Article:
In Ireland, the old stories are everywhere
KELLS, Ireland — Ireland’s ancient past whispers from its ruins, fallen remnants of war and religion, fragments of communities that flourished centuries ago.
Quiet here, at Kells Priory. So quiet you can hear the sheep tear the grass as they graze. Birds flit about the massive stone walls, chirping and tweeting.
Birds and sheep only, where once hundreds of people lived and worked and prayed. But those throngs have been gone for about 450 years. They left crenelated walls encircling the shells of several buildings, with guard towers marking the corners.
Amid the chunks of fallen stone, dandelions and smaller flowers dot the grass. Walls of buildings that may date to the 12th century reach so high that windows have been cut on six levels.
Livestock were kept in a wide courtyard bounded by the outer walls. Archaeologists report that the fragments still standing define a mill, an infirmary, a brewery. Over there was a graveyard, over here are cellars, above are the arched windows of a large chapel.
Kells Priory is little visited now because of its isolated location, about 9 miles from Kilkenny, a bustling town of about 23,000. But the Kells is almost a ghost town. On this Wednesday in May, I have all the ghosts, their buildings, the sheep and the birds to myself.
It is far different at the dramatic Rock of Cashel, urban Kilkenny Castle and the wooded, former monastic village that is Glendalough. Also ancient sites, they must have better press agents, for while their stories are different from that of the Kells, the other places are not more intriguing, to anyone with an imagination.
Ireland is filled with such centuries-old places, remnants of successive invasions and notable religious developments. They give us clues to life when inland settlements grew up in the shelter of castle walls and monastery towers, and simple people eked out a living from the soil or tending livestock, bartering among themselves and with passing traders.
The stone walls that monks and royalty built protected the inhabitants from the arrows and battering rams of invaders and combative neighbors. The briefest of looks at other worthy destinations:
/ The Rock of Cashel is one of Ireland’s most photographed landmarks, for two reasons: The ruins are in an excellent state of partial restoration, with work progressing as governmental funds are allocated, and the site is spectacular.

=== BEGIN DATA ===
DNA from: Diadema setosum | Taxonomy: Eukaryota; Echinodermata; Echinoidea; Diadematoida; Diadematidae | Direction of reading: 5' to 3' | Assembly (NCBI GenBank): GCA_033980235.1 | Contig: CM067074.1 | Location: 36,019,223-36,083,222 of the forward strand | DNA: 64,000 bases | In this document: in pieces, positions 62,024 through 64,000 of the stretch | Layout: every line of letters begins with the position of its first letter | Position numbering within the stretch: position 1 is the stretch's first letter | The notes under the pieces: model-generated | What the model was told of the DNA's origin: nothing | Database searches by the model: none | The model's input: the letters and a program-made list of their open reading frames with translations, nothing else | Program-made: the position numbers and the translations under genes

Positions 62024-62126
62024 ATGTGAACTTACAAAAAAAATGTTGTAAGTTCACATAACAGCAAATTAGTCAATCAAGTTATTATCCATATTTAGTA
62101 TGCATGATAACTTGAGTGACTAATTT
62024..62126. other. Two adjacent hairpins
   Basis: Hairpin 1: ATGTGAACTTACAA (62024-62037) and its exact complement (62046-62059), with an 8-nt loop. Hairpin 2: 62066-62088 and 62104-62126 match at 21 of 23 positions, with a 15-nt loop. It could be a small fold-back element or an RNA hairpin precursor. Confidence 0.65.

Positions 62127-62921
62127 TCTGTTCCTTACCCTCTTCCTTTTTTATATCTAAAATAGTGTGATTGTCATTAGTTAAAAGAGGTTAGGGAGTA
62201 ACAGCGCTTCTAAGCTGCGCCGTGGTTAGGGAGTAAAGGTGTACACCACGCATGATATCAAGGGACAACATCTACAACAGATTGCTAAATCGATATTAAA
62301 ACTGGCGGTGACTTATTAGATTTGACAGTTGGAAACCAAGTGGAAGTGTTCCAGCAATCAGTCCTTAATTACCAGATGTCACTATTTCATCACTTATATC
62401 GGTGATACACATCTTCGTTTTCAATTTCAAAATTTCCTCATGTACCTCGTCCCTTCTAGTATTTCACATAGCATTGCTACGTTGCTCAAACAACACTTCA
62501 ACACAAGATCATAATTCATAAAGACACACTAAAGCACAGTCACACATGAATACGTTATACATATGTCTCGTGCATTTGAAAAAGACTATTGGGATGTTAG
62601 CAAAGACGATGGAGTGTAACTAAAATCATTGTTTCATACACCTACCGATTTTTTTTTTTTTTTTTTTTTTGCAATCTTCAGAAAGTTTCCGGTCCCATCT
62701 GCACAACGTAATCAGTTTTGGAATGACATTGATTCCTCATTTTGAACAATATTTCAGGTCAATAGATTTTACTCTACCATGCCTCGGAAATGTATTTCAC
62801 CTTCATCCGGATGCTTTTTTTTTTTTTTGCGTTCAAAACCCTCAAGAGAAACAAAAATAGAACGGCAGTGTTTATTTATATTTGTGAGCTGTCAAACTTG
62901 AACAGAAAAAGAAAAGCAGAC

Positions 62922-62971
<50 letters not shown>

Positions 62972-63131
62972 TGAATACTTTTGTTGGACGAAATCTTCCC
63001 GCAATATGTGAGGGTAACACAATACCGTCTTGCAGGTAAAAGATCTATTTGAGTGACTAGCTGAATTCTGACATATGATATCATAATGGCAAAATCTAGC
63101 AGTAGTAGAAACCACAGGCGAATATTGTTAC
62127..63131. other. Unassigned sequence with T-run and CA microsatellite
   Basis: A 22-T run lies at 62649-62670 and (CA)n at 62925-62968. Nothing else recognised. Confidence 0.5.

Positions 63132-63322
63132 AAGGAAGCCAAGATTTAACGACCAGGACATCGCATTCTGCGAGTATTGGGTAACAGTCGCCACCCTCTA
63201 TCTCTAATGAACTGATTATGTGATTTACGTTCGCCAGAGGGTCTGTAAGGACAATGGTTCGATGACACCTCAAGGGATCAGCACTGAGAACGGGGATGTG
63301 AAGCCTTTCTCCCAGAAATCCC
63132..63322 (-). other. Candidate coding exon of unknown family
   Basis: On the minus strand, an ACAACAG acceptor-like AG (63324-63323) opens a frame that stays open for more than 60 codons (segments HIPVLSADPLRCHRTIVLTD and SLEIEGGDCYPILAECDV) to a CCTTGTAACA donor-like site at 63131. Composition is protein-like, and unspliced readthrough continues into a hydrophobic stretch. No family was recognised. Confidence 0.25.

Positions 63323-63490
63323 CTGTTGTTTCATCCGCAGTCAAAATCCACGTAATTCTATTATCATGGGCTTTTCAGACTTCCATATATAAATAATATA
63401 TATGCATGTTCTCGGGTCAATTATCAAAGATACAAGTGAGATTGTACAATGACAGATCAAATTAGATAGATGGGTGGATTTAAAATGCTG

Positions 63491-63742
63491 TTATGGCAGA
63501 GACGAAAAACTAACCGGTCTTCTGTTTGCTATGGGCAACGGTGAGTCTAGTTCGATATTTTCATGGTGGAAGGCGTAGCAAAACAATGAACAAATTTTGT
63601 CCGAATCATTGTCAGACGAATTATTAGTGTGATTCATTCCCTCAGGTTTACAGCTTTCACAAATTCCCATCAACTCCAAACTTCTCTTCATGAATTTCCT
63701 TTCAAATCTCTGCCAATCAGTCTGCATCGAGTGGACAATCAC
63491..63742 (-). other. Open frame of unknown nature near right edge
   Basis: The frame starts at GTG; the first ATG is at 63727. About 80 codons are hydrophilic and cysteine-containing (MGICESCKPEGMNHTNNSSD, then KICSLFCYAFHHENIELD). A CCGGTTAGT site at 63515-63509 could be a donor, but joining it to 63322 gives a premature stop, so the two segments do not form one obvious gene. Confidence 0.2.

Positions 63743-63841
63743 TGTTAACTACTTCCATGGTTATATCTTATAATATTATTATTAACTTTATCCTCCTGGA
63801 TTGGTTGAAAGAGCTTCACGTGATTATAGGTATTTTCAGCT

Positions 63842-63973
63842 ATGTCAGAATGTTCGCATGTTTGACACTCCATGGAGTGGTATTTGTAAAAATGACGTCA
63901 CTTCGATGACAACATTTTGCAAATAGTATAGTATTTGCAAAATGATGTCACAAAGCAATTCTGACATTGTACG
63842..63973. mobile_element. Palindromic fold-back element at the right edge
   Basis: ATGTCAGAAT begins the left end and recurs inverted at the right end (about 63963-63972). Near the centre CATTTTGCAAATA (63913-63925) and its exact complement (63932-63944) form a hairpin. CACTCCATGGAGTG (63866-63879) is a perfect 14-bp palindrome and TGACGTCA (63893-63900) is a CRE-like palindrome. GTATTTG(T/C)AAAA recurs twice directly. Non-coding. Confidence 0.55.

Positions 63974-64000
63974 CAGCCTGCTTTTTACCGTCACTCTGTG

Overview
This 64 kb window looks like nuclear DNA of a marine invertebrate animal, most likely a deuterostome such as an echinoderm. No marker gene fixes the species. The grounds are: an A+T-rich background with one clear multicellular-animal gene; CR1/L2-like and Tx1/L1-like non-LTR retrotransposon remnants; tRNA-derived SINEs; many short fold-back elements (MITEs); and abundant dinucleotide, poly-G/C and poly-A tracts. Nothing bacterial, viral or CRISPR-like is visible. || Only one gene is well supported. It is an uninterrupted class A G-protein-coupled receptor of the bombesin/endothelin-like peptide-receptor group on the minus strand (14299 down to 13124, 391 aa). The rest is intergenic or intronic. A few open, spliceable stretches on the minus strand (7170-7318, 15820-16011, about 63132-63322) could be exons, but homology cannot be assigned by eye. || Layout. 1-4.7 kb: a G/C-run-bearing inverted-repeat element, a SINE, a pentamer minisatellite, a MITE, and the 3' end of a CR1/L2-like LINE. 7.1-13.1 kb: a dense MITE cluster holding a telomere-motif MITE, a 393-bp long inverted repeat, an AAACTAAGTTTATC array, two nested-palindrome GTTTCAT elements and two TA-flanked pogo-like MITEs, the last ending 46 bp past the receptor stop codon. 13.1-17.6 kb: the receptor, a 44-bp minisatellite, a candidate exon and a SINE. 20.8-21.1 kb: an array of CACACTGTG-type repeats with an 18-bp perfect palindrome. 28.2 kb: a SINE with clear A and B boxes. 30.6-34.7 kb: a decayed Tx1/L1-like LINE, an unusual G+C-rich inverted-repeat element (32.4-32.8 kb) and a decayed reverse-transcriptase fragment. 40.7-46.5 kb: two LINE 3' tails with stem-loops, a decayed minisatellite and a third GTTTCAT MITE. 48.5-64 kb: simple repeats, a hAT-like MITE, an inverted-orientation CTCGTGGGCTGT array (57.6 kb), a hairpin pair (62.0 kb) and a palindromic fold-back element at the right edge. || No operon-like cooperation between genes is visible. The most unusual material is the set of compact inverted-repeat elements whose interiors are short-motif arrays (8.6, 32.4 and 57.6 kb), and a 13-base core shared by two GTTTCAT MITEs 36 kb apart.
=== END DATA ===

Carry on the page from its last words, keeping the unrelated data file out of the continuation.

When construction started early in the 12th century, the bishop-king of the region set Cashel (it means stone fort) atop a limestone hill that suddenly juts about 200 feet above surrounding plains. Cashel’s round tower, church and castle buildings make for a striking and much-visited scene.
/ An undistinguished village nestles below the Rock of Cashel, but a true town surrounds Kilkenny Castle, making its riverside location less imposing.
Originally the site for a castle started in 1172 by the great Norman leader Strongbow, this structure was renovated several times and now resembles a 17th-century chateau. The interior rooms open for touring have been refurbished in a Victorian motif. The No. 1 tourist site in this ancient town, the castle draws about 345,000 visitors a year — and uncounted hundreds of locals on pleasant days, to picnic and loll on its grassy laws..
/ Kilkenny has grown up all around its castle, but the ruins of Glendalough (GLEN-duh-lock) sit in quiet splendor in a lovely valley.
Forests and brilliant yellow gorse form the backdrop, and a swift stream is one of the boundaries for the monastery, founded in the 6th century. It drew thousands of faithful over the centuries, until falling into ruin about the time Columbus was heading toward the New World.
Most of the original buildings are gone or are mere foundations, but Glendalough has one of Ireland’s great round towers (102 feet high), which were typical of the ancient Christian communities and served as bell towers, lookouts and landmarks for pilgrims.
Also at the site, a graveyard contains timeworn Celtic crosses, and nearby paths lead to two lakes, from which the site takes its ancient name. (It was St. Patrick who created the Celtic cross — combining the Christian symbol with the circle that Irish pagans used to represent the all-important sun they worshipped.)
As restful as its setting is, Glendalough suffers from its proximity to Dublin — less than 120 miles to the north – so that by noon on weekdays, it can be awash in irreverent schoolchildren on field trips and busloads of tourists.
Weekends, the site belongs to daytrippers out for a picnic in the country. Not such a bad way to embrace history.
For More Information
An excellent, nonprofit site focusing on historical attractions is at www.heritageireland.ie/en/